In November 1995, Rivers gave reform one last shot in her letter of resignation. "I told them people are frightened, that it was just eating everyone up and that I couldn't stay, but here is what is wrong and what they could do about it. The vice president promised me he would put an end to it. A couple days later, a former co-worker told me the vice president showed the letter to my manager. They were laughing, and then he took her out to lunch!" Today she knows that Erickson, after writing U.S. health officials in 1997 and getting no action, filed the False Claims lawsuit and indeed went to the FBI.
Kidney specialist William Couser, the other physician who pleaded guilty in the fraud case.
By 1999, Erickson was secretly tape-recording meetings with UWP officials. He has no regrets today and doesn't necessarily see Winn and Couser as fall guys. "I don't feel they meet the true definition of scapegoats," Erickson says now, "as they clearly were aware of what was transpiring in their departments." The fraud "was systemic and encouraged," he says. Some med-school departments billed under their own unique criteria, leaving standard lower-cost charging codes off their billing cards and fee sheets so higher revenues could be generated. Some doctors, he says, were "told by their administrators to meet quotas by seeing so many patients in a certain time frame and padding notes." In other instances, notes were just flatly falsified. According to his recently unsealed whistle-blower complaint, joined by federal prosecutors, top UW medical officials "made a conscious and deliberate decision to ignore the facts before them." Erickson's attorney recently called the fraud a "criminal enterprise." UW attorney David Robbins denies all of Erickson's allegations. The Seattle Times recently renewed its 2003 motion in U.S. District Court seeking to unseal all undisclosed documents in the case. "The public has a right to know what transpired in this litigation," says Times attorney Jessica Goldman. The court has yet to rule.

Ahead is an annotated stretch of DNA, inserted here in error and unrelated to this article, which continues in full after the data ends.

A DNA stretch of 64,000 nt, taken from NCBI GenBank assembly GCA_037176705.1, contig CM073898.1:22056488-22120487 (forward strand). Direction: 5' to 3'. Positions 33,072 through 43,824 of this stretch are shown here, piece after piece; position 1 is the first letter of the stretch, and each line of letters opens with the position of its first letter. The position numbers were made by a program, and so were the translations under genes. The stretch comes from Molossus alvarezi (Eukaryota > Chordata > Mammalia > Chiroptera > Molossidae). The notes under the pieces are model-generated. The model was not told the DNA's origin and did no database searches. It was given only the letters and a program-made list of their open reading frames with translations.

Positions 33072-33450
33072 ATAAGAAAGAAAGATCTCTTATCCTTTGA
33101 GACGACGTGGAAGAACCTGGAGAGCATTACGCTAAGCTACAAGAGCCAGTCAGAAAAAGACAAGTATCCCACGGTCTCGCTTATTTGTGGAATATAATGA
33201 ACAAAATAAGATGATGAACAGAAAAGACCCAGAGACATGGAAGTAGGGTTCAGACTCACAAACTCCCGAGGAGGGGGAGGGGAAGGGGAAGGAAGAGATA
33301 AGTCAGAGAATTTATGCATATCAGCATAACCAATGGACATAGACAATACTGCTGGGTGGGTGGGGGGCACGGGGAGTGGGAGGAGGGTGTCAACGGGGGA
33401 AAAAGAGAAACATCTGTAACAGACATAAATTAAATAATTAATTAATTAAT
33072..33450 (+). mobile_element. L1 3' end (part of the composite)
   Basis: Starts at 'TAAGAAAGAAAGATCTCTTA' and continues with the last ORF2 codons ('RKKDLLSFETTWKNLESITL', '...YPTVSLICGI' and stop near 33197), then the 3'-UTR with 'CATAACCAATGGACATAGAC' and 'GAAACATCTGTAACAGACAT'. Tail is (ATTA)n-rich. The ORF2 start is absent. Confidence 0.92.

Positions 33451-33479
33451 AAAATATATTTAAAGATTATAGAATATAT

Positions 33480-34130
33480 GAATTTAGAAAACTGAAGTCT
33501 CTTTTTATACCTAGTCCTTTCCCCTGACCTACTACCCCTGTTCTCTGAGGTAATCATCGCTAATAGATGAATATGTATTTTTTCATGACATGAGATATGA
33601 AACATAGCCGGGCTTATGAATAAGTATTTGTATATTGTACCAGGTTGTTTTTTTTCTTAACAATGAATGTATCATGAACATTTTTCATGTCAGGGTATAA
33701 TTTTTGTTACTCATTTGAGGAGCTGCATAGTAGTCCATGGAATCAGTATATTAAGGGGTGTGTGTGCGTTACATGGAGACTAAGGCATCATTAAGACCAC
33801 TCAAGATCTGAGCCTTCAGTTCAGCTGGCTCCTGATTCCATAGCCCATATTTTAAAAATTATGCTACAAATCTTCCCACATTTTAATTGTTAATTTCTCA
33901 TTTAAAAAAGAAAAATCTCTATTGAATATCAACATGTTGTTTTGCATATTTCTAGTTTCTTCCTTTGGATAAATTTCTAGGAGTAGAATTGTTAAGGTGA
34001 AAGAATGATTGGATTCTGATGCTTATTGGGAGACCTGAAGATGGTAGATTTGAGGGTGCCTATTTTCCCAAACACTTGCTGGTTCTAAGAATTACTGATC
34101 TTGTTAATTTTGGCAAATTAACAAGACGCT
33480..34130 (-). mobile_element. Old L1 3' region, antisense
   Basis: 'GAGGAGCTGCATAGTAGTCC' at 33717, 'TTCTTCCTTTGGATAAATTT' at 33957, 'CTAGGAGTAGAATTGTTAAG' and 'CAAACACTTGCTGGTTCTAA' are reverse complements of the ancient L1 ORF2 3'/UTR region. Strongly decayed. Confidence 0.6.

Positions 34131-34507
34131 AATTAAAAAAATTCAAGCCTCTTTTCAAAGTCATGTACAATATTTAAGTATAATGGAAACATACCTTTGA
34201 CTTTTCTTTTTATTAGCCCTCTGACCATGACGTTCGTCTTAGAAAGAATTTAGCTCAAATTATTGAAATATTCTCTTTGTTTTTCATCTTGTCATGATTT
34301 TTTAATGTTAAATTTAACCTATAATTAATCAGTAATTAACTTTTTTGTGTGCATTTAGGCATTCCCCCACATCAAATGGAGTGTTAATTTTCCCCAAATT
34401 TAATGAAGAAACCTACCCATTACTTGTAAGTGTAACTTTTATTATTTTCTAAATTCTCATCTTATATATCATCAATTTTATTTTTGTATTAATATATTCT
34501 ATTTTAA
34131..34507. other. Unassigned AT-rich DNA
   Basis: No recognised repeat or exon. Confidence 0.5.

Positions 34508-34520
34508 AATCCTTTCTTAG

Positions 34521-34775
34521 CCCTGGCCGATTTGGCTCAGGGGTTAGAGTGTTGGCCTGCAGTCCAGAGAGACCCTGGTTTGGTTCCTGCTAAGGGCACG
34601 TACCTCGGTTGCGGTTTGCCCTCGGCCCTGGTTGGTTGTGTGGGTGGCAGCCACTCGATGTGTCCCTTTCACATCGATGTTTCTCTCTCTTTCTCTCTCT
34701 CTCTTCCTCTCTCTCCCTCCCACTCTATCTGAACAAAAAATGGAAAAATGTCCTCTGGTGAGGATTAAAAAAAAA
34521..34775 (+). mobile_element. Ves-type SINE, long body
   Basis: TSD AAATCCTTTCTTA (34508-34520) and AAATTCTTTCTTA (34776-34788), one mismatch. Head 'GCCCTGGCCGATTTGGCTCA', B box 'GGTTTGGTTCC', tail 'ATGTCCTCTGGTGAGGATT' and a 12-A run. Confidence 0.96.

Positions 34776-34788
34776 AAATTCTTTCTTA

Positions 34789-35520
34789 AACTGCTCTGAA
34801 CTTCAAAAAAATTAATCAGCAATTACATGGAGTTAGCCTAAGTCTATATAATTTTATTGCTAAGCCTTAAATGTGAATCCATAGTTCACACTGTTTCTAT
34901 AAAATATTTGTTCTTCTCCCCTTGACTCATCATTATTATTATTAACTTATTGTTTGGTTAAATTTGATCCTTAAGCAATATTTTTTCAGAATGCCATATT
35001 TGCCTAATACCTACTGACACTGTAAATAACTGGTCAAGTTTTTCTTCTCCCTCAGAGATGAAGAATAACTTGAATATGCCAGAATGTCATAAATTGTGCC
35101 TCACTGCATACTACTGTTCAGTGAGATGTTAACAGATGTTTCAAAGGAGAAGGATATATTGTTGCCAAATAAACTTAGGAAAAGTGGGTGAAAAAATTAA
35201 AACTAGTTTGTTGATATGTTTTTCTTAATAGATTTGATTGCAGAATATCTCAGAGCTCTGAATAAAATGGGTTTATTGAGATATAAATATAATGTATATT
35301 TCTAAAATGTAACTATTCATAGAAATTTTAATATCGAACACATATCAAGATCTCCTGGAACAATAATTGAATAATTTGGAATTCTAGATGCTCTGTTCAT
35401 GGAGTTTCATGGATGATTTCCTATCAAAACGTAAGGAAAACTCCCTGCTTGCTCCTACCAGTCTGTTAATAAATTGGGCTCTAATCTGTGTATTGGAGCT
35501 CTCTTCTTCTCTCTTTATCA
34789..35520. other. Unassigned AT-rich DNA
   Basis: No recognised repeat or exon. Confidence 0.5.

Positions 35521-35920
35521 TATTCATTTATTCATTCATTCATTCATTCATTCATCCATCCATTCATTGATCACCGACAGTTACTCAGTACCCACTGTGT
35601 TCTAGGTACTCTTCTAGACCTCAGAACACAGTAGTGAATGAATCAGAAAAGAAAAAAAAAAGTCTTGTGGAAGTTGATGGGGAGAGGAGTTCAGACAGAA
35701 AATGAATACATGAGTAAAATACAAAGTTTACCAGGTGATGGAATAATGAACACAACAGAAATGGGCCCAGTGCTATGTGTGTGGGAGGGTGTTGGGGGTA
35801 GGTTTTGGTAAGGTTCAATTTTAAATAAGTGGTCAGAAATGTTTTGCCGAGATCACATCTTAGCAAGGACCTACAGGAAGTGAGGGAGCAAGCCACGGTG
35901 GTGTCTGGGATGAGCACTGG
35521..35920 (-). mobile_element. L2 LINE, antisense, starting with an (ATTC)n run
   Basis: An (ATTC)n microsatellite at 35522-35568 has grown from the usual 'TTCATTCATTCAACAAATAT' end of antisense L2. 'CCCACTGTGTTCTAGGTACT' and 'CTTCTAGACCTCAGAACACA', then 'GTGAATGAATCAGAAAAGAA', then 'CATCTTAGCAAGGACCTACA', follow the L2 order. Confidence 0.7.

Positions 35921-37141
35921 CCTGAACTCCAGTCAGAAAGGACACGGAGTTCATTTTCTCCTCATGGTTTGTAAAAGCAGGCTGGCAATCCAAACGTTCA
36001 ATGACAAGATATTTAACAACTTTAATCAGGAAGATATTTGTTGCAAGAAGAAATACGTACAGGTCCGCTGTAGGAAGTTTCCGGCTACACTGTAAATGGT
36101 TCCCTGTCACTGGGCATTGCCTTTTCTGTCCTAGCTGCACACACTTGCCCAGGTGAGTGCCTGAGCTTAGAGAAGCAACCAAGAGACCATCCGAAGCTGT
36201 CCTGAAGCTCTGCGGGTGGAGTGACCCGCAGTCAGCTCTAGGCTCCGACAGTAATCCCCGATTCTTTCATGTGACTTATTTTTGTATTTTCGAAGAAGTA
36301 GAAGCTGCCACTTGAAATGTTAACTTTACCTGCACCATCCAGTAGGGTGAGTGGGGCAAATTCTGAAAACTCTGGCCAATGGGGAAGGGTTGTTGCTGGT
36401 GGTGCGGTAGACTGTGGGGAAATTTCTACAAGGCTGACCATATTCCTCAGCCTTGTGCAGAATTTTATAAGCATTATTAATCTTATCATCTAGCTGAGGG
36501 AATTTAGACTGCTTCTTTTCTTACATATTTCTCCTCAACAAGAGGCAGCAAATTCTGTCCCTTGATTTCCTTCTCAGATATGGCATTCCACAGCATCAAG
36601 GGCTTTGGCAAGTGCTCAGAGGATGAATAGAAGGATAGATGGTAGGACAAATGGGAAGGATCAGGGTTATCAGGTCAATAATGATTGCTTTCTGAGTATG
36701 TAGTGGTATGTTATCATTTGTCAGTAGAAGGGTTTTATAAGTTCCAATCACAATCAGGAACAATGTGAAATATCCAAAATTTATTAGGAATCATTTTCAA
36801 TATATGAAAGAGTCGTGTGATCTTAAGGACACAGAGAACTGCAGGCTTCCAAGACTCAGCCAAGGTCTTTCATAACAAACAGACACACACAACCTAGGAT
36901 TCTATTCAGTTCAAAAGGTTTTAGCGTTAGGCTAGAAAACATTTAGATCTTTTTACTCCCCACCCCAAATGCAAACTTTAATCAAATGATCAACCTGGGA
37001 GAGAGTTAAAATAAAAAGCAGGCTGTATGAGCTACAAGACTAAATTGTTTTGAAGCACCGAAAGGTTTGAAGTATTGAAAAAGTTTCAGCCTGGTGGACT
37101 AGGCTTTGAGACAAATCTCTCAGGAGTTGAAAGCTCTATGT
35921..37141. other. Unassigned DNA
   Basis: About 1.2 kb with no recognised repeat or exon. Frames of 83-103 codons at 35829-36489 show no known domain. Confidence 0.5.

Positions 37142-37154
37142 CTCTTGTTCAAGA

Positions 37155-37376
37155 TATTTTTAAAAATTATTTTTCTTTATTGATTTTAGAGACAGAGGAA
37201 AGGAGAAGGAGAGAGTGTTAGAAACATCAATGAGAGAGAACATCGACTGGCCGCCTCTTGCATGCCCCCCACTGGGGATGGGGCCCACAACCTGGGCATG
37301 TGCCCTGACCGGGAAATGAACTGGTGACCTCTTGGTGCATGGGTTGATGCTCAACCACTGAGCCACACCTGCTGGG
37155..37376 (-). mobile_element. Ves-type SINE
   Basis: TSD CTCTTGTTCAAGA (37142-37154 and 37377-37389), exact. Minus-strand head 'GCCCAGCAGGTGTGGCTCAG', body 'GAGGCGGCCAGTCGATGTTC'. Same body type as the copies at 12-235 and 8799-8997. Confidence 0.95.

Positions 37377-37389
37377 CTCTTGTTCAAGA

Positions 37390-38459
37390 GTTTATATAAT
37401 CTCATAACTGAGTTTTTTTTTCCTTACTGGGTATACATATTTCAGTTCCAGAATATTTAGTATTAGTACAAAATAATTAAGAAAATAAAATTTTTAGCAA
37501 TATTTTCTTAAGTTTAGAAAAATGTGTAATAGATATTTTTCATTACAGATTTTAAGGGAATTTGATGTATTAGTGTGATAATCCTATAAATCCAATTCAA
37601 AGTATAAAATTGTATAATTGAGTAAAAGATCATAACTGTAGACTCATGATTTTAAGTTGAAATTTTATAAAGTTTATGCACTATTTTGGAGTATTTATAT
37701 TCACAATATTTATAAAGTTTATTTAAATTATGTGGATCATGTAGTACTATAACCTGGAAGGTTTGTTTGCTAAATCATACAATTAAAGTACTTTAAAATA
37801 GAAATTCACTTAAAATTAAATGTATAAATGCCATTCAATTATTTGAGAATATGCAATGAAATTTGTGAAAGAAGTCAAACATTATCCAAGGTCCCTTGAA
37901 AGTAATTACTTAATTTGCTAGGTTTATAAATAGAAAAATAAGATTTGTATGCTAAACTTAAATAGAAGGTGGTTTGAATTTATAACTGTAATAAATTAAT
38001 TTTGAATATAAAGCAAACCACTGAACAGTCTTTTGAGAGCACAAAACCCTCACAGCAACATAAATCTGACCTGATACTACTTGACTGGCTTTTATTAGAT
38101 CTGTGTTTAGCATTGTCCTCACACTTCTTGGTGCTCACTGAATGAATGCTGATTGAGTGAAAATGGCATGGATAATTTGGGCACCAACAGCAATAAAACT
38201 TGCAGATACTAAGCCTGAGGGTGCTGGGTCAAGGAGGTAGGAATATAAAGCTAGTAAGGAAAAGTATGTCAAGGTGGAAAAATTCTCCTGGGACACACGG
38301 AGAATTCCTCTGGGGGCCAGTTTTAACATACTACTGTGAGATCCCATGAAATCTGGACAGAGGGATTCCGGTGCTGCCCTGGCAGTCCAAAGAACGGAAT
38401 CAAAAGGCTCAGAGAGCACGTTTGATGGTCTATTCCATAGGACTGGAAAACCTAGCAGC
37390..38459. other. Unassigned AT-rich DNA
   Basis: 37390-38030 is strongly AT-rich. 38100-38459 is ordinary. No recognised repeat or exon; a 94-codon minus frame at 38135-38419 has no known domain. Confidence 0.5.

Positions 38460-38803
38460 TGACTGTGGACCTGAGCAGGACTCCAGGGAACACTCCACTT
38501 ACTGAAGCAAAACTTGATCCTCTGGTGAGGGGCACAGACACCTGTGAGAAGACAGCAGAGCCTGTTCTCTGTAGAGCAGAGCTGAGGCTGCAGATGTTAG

Erickson says the office manager, the one Rivers also speaks of, told a group of office workers that billing procedures "may very well be fraudulent" but they would follow them nonetheless. "Most people were living paycheck to paycheck and were reluctant to come forward, as they had a fairly good idea of how management would respond," he says. "I informed them that billers could be held just as liable as doctors and asked them what would happen if investigators ever showed up. [They] responded, 'I'll just play dumb and say I was doing as I was told.'"
Rivers says she took that route until she could no longer endure the wrongdoing. "That place, it just traumatized so many of us," says Rivers, who is writing a book about her role, in part as therapy. "When I read about Mark recently, about winning his big reward, I called him and I just cried. He stopped and said, 'Are these happy tears?' And I said, 'Yes, happy that it's beginning to come out about what we all went through.' It was the first time in almost 10 years I felt really free."